An unpublished opinion of the North Carolina Court of Appeals does not constitute controlling legal authority. Citation is disfavored, but may be permitted in accordance with the provisions of Rule 30(e)(3) of the North Carolina Rules of Appellate Proced ure.

NO. COA04-1012

NORTH CAROLINA COURT OF APPEALS

Filed: 7 June 2005

STATE OF NORTH CAROLINA

     v .                          Guilford County
                                 Nos. 03 CRS 77344-45,
JEREMY CHERON GIBSON                     77348-49, 77352, 77459, 77461-64, 77466-69, 77597- 98, 77602
                                    

    Appeal by defendant from judgments entered 11 August 2003 by Judge Michael E. Helms in Guilford County Superior Court. Heard in the Court of Appeals 9 March 2005.

    Attorney General Roy Cooper, by Assistant Attorney General Leonard G. Green, for the State.

    Ligon and Hinton, by Lemuel W. Hinton, for defendant appellant.

    McCULLOUGH, Judge.

    Defendant Jeremy Cheron Gibson appeals after a jury found him guilty of six counts of robbery with a dangerous weapon, three counts of first-degree burglary, and eight counts of first-degree kidnapping. The State's evidence tended to show that defendant and Thomas Dorian Nelson first met in 1997 and became friends. Defendant lived with his mother.
    At some point, defendant's mother filed papers to evict her son. Defendant and Nelson concocted a plan to acquire some “fast money.” The plan involved breaking into homes and stealing money and property.     Defendant and Nelson began riding around in neighborhoods looking for possible targets. When they agreed on a particular house, the men executed the following plan. They would park Nelson's Buick La Sabre on the side of the road a short distance from the house. The men would walk to the house carrying handguns and plastic flex ties. The men hoped to use the ties to restrain the victims who were in the home. This would enable the men to escape before the victims could call the police.
    At about 1:00 a.m. on 22 February 2003, Edith Beville was reading in the living room of her home in Guilford County. Beville heard a noise coming from her back bedroom. When she walked into her den, she saw a man, later identified as Nelson, wearing a ski mask and holding a gun. The man pointed a gun at her, opened the door to the den, and allowed defendant to enter. The men asked for money, and Beville gave them $87.00.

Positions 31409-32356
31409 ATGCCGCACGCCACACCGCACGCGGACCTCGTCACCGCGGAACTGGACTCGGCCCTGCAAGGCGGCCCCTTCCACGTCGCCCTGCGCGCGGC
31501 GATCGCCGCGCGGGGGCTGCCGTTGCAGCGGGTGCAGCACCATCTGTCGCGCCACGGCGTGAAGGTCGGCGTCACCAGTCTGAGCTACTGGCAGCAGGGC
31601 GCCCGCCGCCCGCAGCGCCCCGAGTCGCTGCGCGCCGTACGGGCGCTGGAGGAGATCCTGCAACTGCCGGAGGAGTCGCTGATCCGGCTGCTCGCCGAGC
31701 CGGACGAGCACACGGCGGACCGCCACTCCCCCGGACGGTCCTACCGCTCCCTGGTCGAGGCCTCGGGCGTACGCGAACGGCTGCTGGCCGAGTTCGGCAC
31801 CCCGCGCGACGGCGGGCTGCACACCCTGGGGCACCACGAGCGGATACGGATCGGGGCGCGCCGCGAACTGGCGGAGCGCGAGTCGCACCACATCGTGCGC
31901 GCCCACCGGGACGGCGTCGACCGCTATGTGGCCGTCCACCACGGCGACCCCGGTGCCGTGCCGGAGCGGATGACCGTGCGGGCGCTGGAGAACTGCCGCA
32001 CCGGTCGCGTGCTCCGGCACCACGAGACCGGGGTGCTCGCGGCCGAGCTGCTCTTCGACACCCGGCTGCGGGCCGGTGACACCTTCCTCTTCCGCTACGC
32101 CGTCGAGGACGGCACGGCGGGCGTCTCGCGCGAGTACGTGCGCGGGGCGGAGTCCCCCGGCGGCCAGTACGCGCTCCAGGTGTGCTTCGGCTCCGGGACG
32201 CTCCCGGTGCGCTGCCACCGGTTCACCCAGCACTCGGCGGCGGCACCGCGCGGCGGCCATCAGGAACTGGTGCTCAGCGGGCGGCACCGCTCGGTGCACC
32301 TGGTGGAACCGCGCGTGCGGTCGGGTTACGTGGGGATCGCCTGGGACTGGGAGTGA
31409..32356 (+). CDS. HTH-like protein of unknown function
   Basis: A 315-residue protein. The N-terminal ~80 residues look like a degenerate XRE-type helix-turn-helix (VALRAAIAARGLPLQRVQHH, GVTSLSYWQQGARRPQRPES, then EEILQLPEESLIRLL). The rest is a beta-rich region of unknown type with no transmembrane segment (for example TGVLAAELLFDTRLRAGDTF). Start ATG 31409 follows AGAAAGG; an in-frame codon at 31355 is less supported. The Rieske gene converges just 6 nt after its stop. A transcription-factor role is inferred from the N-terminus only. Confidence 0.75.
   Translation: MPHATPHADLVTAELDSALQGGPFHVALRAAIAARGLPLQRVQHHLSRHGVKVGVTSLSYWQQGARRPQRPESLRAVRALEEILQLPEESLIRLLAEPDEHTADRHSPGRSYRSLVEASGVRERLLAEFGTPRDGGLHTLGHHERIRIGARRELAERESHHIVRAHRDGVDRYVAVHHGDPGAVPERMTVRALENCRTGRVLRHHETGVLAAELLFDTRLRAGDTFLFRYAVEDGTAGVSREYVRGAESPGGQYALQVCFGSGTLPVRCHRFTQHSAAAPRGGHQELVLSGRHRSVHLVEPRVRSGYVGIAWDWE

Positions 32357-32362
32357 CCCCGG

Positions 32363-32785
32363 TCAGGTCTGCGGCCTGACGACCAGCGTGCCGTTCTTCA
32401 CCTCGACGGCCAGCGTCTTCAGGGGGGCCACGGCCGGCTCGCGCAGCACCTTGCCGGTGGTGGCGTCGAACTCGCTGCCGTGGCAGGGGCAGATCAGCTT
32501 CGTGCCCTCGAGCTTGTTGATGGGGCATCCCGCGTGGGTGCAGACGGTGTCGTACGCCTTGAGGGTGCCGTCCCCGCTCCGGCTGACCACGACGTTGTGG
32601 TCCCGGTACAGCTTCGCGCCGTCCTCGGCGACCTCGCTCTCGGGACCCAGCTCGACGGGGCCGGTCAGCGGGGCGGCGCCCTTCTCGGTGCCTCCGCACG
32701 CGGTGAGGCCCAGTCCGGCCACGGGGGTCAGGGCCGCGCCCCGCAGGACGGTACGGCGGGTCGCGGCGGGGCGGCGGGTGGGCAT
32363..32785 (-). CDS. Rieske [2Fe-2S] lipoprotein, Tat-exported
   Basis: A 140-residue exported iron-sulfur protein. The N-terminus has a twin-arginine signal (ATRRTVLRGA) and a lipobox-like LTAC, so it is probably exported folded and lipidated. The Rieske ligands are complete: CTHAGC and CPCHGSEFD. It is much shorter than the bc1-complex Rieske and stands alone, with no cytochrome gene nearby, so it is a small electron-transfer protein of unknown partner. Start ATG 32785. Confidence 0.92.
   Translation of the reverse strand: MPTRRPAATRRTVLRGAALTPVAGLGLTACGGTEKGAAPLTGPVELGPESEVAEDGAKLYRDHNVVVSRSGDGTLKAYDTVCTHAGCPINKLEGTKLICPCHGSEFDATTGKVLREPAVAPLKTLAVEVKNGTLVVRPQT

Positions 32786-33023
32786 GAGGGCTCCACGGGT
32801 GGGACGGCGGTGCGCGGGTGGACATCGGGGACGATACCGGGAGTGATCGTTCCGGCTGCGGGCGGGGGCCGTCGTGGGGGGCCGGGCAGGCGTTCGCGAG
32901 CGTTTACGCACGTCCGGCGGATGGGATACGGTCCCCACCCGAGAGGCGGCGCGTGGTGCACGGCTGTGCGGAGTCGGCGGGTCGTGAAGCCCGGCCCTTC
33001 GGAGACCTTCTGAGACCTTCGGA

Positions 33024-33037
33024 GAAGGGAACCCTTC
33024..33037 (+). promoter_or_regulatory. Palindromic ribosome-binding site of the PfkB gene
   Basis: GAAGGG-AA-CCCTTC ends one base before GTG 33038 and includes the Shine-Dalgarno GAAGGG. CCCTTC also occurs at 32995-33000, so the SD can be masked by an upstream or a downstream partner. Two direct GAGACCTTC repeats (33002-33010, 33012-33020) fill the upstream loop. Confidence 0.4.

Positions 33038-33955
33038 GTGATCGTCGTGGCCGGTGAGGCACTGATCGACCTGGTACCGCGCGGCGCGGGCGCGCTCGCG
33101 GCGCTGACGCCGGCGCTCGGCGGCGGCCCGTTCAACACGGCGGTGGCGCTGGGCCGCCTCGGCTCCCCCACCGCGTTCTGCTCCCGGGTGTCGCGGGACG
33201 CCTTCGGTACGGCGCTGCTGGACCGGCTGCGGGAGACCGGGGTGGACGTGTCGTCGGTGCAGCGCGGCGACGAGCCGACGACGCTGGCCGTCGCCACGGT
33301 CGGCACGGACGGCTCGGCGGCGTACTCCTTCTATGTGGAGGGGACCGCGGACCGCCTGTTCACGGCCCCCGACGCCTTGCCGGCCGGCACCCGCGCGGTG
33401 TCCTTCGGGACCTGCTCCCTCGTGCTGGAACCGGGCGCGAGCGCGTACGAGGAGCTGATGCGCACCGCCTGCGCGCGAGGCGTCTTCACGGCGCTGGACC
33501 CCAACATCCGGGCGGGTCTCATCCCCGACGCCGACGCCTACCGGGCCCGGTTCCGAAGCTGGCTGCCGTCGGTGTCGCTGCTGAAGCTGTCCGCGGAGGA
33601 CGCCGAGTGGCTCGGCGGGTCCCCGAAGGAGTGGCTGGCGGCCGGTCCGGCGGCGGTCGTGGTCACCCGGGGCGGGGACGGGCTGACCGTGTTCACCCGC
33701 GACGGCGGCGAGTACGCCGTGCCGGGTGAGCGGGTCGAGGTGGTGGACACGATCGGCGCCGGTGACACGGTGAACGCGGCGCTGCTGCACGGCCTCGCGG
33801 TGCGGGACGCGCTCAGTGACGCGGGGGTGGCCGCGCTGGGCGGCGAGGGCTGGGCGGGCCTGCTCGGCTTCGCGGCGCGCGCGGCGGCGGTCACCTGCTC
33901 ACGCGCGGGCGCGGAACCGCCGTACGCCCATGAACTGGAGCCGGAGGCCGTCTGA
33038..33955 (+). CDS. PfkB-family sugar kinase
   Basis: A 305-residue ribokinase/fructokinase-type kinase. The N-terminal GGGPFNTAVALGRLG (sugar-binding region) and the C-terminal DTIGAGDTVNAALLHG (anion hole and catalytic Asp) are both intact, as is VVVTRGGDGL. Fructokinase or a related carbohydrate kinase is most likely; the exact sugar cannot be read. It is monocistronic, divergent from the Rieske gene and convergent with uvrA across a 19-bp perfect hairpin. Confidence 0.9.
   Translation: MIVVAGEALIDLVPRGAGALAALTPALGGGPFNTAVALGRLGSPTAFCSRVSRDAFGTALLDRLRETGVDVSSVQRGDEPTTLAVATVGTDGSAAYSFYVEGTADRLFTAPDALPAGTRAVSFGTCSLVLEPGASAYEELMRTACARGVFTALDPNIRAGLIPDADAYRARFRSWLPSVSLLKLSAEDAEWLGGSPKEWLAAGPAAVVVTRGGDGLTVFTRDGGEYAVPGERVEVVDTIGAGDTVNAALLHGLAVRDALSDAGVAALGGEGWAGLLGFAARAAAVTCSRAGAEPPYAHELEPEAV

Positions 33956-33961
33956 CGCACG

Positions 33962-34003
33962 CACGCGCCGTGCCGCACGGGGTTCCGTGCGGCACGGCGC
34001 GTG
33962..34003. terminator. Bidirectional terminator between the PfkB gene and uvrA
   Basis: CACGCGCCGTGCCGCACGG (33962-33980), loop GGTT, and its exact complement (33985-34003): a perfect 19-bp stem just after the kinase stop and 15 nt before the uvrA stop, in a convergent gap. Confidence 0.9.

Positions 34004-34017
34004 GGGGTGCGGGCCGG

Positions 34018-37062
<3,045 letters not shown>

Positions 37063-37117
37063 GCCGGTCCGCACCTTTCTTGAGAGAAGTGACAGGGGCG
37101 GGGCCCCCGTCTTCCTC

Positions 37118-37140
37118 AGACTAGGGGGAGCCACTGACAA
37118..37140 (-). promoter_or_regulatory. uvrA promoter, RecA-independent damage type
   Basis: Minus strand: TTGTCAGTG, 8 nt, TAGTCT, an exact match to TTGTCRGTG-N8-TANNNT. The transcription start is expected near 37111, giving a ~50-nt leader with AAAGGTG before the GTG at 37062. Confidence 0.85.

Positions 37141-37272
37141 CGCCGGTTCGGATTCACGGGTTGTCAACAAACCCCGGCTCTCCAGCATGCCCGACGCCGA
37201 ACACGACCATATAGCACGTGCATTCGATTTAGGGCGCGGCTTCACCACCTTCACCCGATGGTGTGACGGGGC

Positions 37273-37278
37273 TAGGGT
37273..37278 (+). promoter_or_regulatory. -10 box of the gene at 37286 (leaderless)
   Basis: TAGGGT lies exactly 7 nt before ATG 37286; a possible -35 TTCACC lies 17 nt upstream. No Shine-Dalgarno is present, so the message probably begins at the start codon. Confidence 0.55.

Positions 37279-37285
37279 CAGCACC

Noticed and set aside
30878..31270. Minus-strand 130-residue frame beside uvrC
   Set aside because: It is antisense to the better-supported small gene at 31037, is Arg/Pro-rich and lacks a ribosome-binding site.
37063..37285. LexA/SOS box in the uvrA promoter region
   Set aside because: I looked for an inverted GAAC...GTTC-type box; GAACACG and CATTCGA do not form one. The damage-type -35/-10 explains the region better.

While Nelson stayed in the den with Beville, defendant ransacked the house. Defendant and Nelson took some guns and jewelry. They also tied up Beville with the plastic flex ties, stole her car, and left her tied up in the den. About thirty minutes after defendant and Nelson left the home, Beville freed herself and telephoned her family.
    On 28 February 2003, Donald and Cynthia Hawkes, along with their three children, were living at 4001 Bitternut Trail in Greensboro. On that evening, the Hawkes were hosting Marc and Diane Bishop and their two children because the Bishop family lost power because of an ice storm. At around 11:00 p.m., Marc Bishopand Donald Hawkes were watching television when Hawkes heard a noise at the side door. Two males, later identified as defendant and Nelson, entered the room. They were dressed in dark clothes and ski masks, and each carried a handgun.
    Defendant and Nelson forced the four adults to stay in one bedroom. During the course of the kidnapping and robbery, defendant and Nelson took a money clip containing $85.00, a television, DVD player, and about $30.00-$50.00 from a large jar of change in the kitchen. They also took about $1,000.00 from Cynthia Hawkes, $80.00 from Diane Bishop's purse, some money from Diane Bishop's jeans, and a digital camera and camcorder, and $40.00 from Marc Bishop's wallet.
    Defendant and Nelson used plastic flex ties to restrain the four adults in the bedroom. The men left the home in a vehicle which belonged to the Hawkes family. Within fifteen minutes after defendant and Nelson left, the four adults freed themselves, checked to see if their children were unharmed, and called the police.